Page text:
An Israeli company is offering a flash drive-sized scanner that can tell users what exactly is in the food or medicine on the table using near-infrared spectroscopy.

The FBI’s Massive Facial Recognition Database Raises Concern

The Federal Bureau of Investigation plans to start using a facial database, according to papers obtained by the Electronic Frontier Foundation in a FOIA lawsuit. But facial recognition technology isn't very accurate yet.

The Surprising Medical Value of Poop

A recent study published in The New England Journal of Medicine and an FDA committee hearing suggest that a stool test called Cologuard will likely be approved as a non-invasive screening for colorectal cancer.

Singularity Surplus: Slithers, Sparkles and Stays

Artificial life worm available online; washable connected T-shirts; concrete that lasts 100 years.

Electrical Stimulation Enables Paralyzed Patients to Move Legs and Stand Again

Four paralyzed men who received epidural electrical stimulation were able to regain some voluntary movement of their legs. The finding challenges everything doctors thought they knew about paralysis.

Can Blood Produced From Stem Cells Make Shortages a Thing of the Past?

Stem cell treatments are set to go mainstream as a UK consortium ramps up production of red blood cells from embryonic stem cells with plans to try it on human patients for the first time in 2016. Delivering blood transfusions through stem cells would push such therapies well into the medical mainstream. But it will also require industrial-scale production.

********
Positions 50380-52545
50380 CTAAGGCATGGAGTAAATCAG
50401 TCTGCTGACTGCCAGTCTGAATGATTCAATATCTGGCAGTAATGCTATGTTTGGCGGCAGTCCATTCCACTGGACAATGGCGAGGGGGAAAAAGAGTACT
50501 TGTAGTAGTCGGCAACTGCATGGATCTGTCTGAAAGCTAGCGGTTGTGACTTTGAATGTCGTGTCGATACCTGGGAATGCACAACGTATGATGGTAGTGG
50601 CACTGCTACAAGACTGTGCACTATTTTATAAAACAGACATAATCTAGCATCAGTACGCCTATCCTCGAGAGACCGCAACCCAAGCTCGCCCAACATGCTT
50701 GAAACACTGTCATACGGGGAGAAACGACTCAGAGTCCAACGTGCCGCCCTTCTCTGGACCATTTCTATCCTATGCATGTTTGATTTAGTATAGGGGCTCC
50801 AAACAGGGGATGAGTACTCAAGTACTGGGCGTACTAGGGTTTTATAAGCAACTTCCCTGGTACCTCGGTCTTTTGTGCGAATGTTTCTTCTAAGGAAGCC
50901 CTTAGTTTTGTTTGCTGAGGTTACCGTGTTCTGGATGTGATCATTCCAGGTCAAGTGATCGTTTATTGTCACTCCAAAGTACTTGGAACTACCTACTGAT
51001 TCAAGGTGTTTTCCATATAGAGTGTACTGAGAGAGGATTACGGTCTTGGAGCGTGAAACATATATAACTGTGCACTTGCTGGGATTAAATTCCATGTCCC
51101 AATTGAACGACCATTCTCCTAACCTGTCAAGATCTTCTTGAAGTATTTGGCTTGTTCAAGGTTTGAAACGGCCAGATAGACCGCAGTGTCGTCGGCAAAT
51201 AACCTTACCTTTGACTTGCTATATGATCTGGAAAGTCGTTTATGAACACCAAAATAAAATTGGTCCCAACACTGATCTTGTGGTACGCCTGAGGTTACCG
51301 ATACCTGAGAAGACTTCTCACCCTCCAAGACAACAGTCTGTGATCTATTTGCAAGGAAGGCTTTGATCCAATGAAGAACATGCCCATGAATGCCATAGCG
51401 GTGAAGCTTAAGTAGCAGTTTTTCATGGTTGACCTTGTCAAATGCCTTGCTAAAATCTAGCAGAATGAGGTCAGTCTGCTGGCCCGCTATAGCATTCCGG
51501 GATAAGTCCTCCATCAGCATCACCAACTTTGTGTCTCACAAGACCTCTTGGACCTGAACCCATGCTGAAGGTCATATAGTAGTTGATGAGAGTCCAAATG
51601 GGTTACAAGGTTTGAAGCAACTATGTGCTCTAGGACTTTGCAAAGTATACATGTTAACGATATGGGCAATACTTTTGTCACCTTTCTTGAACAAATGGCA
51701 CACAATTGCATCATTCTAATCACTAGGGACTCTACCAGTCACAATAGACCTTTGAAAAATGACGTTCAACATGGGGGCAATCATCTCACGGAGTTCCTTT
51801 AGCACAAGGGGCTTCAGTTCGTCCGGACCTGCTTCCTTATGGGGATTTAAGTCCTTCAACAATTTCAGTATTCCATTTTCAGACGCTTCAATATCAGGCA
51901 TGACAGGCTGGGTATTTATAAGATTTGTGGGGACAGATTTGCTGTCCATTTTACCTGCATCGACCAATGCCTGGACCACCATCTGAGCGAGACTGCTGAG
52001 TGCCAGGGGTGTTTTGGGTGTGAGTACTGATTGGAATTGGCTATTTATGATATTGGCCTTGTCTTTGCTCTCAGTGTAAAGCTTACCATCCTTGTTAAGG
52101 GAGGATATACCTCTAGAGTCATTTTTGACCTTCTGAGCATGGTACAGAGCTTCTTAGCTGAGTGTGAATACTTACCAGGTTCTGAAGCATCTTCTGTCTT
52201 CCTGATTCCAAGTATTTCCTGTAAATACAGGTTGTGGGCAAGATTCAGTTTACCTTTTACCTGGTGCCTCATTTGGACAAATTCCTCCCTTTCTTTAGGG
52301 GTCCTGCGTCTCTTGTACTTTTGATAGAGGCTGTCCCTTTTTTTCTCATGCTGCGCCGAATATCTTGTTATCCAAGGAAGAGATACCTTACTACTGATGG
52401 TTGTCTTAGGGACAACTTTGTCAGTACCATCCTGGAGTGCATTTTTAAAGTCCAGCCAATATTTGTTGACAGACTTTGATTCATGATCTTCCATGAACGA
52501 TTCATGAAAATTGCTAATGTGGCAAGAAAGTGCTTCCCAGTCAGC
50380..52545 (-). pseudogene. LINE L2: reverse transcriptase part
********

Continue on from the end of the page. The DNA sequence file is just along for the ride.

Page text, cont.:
Lab-Grown Vaginas Provide Normal Sex Lives for Women With Rare Condition

The work of scientists trying to manufacture major human organs like the brain and heart in the lab has generated a lot of buzz, even though it will most likely be decades before the...

Singularity Surplus: Nowhere to Hide

7 in 10 American consumers say privacy concerns will keep them from buying Google Glass; a startup sells a DIY cyborg kit, syringe included; UW researchers show off scary-good age-progression software; rare genetic mutation makes siblings immune to viruses -- can we get in on that?

New Method Points to Cheaper, More Flexible Wearable Computers

Flexible electronics guru John Rogers has developed a wearable electronic patch that incorporates standard silicon chips. The patch uses a microfluidic construction with wires folded to allow it to bend and flex around the rigid off-the-shelf chips.